Recommendations for taking care of infants and children seem to change all the time and it can be very frustrating. When I was a baby, my mother fed me rice cereal when I was 2 weeks old and put me to sleep on my tummy. I rode my bike without a helmet, rode in the car without a seatbelt, and never put on a drop of sunscreen. Can you even imagine doing this today? There were different regulations then, but with more research comes more knowledge, and over time recommendations change to serve the best interest of infants and children. These days, we know that starting solids around 4-6 months is better for digestion, that Sudden Infant Death Syndrome (SIDS) has decreased by 40% now that babies sleep on their backs, that injuries have decreased dramatically with helmet and seatbelt use, and that sunscreen can prevent skin cancer. Change is good.
There have recently been significant changes in the recommendations for the treatment of food allergies, which have risen over the past 20 years for reasons that are not completely clear despite many theories. Research shows that up to 15 million American people have food allergies, which includes 1 out of 13 children. Hospitalizations have increased and EpiPens are flying off the shelves. Having a child with a food allergy requires constant vigilance and is understandably a huge source of stress for parents and a challenge for schools, especially because it can be difficult to keep up with recommendation changes.
This is especially true for the prevention and treatment of peanut allergies, which have evolved recently. In the past, it was recommended that all parents delay exposing their children to peanuts in general, but especially if they have a child with a history or eczema or egg allergy (both of which are associated with peanut allergy), or if they have other children with a peanut allergy. These recommendations, however, have undergone dramatic changes based on recent research: Findings supported by the National Institute for Allergy and Infectious Diseases (NIAID) and the American Academy of Pediatrics (AAP) now show that exposing kids to peanuts early could prevent peanut allergies later. There are three guidelines for infants at different levels of risk for developing peanut allergy—all of which take into account whether or not the infants have eczema or egg allergy, because we know that these children have a higher rate of developing food allergies. The guideline recommendations are as follows:
- Infants with severe eczema or egg allergy should be fed peanut-containing foods as early as ages 4-6 months.
- Infants with mild or moderate eczema should have peanuts introduced to their diets at about 6 months of age.
- Infants without eczema or egg allergy can have peanut-containing foods freely introduced to their diets. This can be done at an age-appropriate manner together with other solid foods.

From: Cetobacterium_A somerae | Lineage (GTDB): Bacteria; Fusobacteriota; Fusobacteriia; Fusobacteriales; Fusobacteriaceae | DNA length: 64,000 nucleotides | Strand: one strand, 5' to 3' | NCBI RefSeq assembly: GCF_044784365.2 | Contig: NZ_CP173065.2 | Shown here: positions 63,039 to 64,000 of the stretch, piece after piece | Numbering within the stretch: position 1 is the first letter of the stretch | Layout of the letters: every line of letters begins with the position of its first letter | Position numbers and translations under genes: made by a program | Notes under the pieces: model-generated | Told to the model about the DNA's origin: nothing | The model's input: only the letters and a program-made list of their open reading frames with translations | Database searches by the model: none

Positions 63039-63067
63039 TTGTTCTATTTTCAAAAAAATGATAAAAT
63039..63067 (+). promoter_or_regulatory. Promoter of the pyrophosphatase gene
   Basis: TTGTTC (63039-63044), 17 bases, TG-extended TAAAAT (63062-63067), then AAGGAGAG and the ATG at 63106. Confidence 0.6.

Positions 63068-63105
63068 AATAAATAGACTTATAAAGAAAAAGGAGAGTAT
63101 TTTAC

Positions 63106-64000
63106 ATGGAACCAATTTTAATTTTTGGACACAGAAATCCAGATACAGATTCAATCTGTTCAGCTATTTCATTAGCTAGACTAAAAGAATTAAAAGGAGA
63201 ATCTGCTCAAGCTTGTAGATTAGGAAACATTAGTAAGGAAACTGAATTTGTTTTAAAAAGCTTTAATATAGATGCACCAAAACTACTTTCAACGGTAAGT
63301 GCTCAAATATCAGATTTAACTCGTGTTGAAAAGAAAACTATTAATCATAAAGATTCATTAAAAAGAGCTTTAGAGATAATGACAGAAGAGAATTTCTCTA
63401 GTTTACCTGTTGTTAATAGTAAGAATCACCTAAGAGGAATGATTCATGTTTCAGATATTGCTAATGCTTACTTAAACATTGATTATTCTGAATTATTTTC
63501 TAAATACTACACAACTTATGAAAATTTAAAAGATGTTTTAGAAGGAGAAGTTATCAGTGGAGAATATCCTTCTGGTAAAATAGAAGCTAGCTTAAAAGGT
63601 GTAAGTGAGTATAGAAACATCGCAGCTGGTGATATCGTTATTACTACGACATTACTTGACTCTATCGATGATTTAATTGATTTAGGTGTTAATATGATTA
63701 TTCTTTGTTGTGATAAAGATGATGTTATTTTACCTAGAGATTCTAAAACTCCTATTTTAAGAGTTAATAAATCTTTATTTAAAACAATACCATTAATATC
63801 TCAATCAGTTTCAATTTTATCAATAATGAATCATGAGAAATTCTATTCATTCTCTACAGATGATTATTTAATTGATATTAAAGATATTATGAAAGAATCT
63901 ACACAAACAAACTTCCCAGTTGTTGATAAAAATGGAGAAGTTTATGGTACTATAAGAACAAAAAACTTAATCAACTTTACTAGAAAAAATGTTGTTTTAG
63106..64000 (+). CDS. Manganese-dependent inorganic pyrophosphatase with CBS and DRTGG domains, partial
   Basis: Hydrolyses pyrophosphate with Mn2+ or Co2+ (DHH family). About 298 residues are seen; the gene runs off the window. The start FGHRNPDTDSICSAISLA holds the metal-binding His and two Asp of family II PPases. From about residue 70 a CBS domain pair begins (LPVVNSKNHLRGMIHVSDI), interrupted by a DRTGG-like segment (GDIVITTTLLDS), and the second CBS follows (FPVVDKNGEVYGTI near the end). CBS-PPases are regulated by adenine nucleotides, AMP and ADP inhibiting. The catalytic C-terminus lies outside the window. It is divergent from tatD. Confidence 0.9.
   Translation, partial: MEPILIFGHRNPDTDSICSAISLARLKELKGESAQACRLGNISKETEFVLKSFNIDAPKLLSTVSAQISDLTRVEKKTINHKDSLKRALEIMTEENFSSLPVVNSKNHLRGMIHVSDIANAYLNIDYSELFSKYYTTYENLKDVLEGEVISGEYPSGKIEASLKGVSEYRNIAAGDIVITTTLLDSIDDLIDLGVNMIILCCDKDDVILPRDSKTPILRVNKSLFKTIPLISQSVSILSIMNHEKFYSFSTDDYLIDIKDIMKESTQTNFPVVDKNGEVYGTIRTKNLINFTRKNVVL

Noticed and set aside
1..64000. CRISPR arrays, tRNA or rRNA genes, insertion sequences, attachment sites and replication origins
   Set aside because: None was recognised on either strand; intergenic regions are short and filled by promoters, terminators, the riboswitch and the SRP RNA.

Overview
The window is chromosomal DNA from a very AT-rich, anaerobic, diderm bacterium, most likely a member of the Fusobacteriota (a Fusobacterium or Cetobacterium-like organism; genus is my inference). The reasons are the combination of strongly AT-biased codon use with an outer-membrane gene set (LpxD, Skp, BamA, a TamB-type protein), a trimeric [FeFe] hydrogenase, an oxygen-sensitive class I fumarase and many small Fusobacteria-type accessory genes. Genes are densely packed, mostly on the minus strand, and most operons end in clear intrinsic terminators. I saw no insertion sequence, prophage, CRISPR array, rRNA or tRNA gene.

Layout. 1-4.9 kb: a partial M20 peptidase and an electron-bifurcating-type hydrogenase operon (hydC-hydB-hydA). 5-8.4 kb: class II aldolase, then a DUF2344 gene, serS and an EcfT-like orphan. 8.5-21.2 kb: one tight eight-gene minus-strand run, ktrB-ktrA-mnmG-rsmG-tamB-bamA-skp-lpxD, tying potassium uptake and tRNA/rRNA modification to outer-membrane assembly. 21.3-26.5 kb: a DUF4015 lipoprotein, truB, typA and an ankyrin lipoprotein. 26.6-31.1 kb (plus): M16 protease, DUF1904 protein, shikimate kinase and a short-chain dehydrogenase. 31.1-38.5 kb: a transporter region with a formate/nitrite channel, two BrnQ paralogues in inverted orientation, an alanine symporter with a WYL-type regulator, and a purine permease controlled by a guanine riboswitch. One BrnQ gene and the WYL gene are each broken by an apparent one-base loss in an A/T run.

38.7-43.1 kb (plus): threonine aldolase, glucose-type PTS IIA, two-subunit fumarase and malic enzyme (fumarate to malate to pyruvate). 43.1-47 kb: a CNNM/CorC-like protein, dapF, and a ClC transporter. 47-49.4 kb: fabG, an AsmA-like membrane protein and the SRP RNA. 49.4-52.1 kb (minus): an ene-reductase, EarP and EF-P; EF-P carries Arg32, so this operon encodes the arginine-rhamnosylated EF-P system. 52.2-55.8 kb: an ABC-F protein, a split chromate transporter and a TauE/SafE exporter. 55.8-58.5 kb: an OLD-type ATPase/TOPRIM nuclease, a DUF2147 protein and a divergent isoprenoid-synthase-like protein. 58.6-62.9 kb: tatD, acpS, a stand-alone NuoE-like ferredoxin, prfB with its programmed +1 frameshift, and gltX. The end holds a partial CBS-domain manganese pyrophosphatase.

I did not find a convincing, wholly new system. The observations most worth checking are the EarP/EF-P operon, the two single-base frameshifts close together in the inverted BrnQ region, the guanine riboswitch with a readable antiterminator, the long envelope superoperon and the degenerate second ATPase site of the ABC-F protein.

In all cases, other solid foods should be started before peanut-containing food.
And always remember that peanut-containing food does not mean whole peanuts, which are obviously choking hazards.
These recommendations changed in part due to a landmark study that was published in the New England Journal of Medicine in February of 2015, which reported that the infants with severe eczema and egg allergy who regularly consumed peanut-containing foods from infancy to age 5 were 81% less likely to develop a peanut allergy compared to infants who did not have peanut exposure in their diets. It is also interesting that in Israel, babies are exposed to a peanut-containing snack called Bamba and the incidence of peanut allergies in Israeli children is a tenth of what it is in the U.S.
These changes in recommendations might be hard for a lot of us to “digest” but we should always have an open mind when the changes are based on solid research. To learn more, you can go to: bit.ly/NIAID-food-allergy-guidelines. When it comes to your own child, however, all advice should come directly from your doctor and your conversations should be ongoing. There can be a lot of confusion and misinterpretation with new guidelines, so it is important to get your information from one source, your trusted healthcare provider.
Meanwhile, put your little ones to sleep on their backs, strap them into their car seats, teach them to ride a bike with a helmet, and load up on the sunscreen! When you’re old like me, perhaps you’ll be saying; “I remember when the peanut allergy recommendations changed” along with a lot of other things. However, I do know that hugging, snugging, talking, reading, and singing to your baby are all wonderful things that will never change! Enjoy these moments while you can because pretty soon you’ll be dealing with a teenager.